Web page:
Women of the Wall on Verge of Deal With Israeli Government

Deal would move prayer group from women's section at Western Wall to new egalitarian space.

Women of the Wall is on the verge of finalizing an agreement with the government to move its monthly prayer service from the women’s section at the Western Wall to a new egalitarian space under construction nearby.

The agreement follows months of negotiations between representatives of the multi-denominational women’s prayer group and a special government committee headed by Cabinet Secretary Avichai Mendelblit.

In a letter sent Monday to key supporters of Women of the Wall obtained by Haaretz, the group’s chairwoman, Anat Hoffman, indicates that the Mendelblit committee has agreed to accept most of her conditions for moving its prayer service out of the women’s section.

“We believe that the negotiations are nearing their end,” wrote Hoffman in the letter. “The principle issues have been agreed upon and while some issues remain controversial, we have a few meetings left to iron out the final plan.”

Hoffman estimated in the letter that the final recommendations of the Mendelblit committee would be submitted for cabinet approval “in a few weeks” and that the new egalitarian space would be open for use in “a year or more.”

According to the letter, the Mendelblit committee has agreed to allow Women of the Wall use of a mobile, temporary partition for women’s only prayers whenever the group holds services in the new egalitarian space. This was a key condition for Women of the Wall as quite of a few of its supporters are Orthodox and do not want to participate in mixed services.

The committee also accepted its demands that representatives of Women of the Wall be partners in overseeing administration of the new area and that a special budget be allocated to develop educational programs, tours for schoolchildren and soldiers, and ceremonies at the new site.

The decision taken by the Women of the Wall board several months ago to enter into negotiations with the government about moving to the new egalitarian section prompted a split within the group. A group of several dozen longstanding members of the organization, most of them residing in the United States, maintained that such a move would spell victory for their ultra-Orthodox opponents, who have been trying to drive Women of the Wall out of the women’s section.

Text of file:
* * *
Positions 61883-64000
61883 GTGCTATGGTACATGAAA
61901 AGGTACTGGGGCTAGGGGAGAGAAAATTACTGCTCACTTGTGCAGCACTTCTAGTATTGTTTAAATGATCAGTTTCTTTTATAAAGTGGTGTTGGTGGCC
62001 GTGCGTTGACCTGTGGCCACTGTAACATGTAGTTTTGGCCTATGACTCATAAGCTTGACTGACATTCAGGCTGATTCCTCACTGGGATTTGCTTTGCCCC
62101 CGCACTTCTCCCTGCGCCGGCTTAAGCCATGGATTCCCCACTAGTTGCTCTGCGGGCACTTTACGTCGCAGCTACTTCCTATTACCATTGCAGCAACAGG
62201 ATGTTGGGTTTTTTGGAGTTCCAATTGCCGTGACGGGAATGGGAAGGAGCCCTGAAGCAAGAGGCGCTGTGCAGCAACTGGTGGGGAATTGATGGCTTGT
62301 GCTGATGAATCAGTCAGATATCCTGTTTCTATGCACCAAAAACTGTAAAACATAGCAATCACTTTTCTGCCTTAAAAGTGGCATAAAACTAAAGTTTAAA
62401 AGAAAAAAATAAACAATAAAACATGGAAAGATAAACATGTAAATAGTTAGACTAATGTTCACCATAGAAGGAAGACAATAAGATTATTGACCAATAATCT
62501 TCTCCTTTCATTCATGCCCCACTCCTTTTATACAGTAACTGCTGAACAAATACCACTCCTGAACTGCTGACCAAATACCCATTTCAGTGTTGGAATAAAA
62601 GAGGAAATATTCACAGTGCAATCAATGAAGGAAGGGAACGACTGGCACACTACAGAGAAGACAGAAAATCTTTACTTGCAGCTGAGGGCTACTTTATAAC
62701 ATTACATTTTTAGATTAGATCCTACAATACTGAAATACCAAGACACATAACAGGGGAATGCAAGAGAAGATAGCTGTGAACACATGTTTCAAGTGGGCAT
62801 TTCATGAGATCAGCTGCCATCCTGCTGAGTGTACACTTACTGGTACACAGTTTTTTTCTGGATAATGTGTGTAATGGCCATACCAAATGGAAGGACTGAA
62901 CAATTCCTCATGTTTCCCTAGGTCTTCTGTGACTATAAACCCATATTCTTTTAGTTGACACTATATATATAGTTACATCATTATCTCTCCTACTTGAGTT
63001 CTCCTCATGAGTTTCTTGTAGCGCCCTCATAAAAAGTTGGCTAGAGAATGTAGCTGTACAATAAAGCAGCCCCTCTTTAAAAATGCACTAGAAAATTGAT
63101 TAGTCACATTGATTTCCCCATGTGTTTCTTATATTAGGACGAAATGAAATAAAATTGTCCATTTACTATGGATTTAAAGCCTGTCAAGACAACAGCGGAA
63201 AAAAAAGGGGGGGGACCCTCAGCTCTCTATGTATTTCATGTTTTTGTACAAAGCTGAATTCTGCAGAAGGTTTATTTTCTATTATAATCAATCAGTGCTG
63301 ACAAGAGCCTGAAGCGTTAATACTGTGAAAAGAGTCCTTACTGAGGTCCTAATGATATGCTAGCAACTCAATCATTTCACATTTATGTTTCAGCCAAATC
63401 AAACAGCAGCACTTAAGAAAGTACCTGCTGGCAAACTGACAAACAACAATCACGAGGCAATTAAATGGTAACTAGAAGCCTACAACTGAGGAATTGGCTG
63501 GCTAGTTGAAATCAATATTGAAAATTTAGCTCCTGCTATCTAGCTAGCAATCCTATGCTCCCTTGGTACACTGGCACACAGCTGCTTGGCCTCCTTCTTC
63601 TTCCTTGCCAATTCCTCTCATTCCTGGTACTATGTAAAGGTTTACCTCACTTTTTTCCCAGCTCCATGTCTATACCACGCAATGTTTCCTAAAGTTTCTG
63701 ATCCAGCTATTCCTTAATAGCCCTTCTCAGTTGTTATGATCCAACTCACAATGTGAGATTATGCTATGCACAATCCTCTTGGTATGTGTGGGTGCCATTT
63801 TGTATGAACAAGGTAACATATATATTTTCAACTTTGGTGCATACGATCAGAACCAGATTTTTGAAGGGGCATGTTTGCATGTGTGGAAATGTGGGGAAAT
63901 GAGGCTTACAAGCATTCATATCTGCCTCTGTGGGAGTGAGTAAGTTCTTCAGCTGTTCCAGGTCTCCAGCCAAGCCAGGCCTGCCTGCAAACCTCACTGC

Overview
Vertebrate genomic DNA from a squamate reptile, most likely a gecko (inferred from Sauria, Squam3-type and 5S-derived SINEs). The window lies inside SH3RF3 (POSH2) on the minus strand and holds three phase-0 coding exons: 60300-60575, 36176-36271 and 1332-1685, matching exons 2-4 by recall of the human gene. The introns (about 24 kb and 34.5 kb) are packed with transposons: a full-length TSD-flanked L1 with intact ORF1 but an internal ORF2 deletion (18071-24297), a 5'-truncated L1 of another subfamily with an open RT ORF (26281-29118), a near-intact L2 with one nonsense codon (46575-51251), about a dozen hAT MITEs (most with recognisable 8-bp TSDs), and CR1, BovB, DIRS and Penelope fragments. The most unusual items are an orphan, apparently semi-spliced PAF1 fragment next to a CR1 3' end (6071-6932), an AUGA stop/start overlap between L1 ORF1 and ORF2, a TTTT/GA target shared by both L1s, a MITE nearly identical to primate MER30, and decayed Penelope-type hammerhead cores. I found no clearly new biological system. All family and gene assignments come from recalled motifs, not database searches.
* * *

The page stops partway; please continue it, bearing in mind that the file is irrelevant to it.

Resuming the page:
The dissenters have formed their own splinter organization, known as Original Women of the Wall, or O-WOW. Two weeks ago, this splinter group held its first ever service of its own at the Western Wall.

Addressing this internal controversy, Hoffman wrote in the letter: “These are the seeds we sow with tears because there is no negotiating without a ‘give’ and ‘take.’”

Women of the Wall has been holding a monthly prayer service at the Western Wall for the past 25 years. Some of the participants in this service wear prayer shawls and phylacteries – practices the ultra-Orthodox consider forbidden for women. The ultra-Orthodox also object to their practice of praying and singing out loud.

Following months of confrontations over the past year between ultra-Orthodox worshippers and Women of the Wall, the government decided to establish a committee that would draft proposals for solving the problem. The Mendelblit committee used as its blueprint a plan formulated by Jewish Agency Chairman Natan Sharansky that called for establishing a third section of prayer on the other side of the Mughrabi Bridge, near the archaeological excavations known as Robinson’s Arch, where men and women could pray together.

In her letter, Hoffman noted that the women’s prayer group will continue to pray in the women’s section “until the full implementation of the report’s agreed-upon recommendations.”

Women of the Wall have been fighting for the right to bring their own Torah scroll into the women’s section. Under current regulations, worshippers are not allowed to bring their own Torah scrolls to the prayer sections and are asked to use those available in the men’s section for their Torah reading services. Shmuel Rabinowitz, the Western Wall rabbi, has repeatedly refused to make one of these scrolls available to Women of the Wall.

In her letter, Hoffman wrote that during negotiations with the Mendelblit committee, the group was asked to refrain from bringing a Torah scroll into the Western Wall plaza (although last month, it did try to sneak one in unsuccessfully).

“It should be noted that when the negotiations end, we will return to our steadfast pursuit of Torah reading during our Rosh Hodesh prayer, as is customary and permissible in Jewish law,” she wrote.

Emil Salman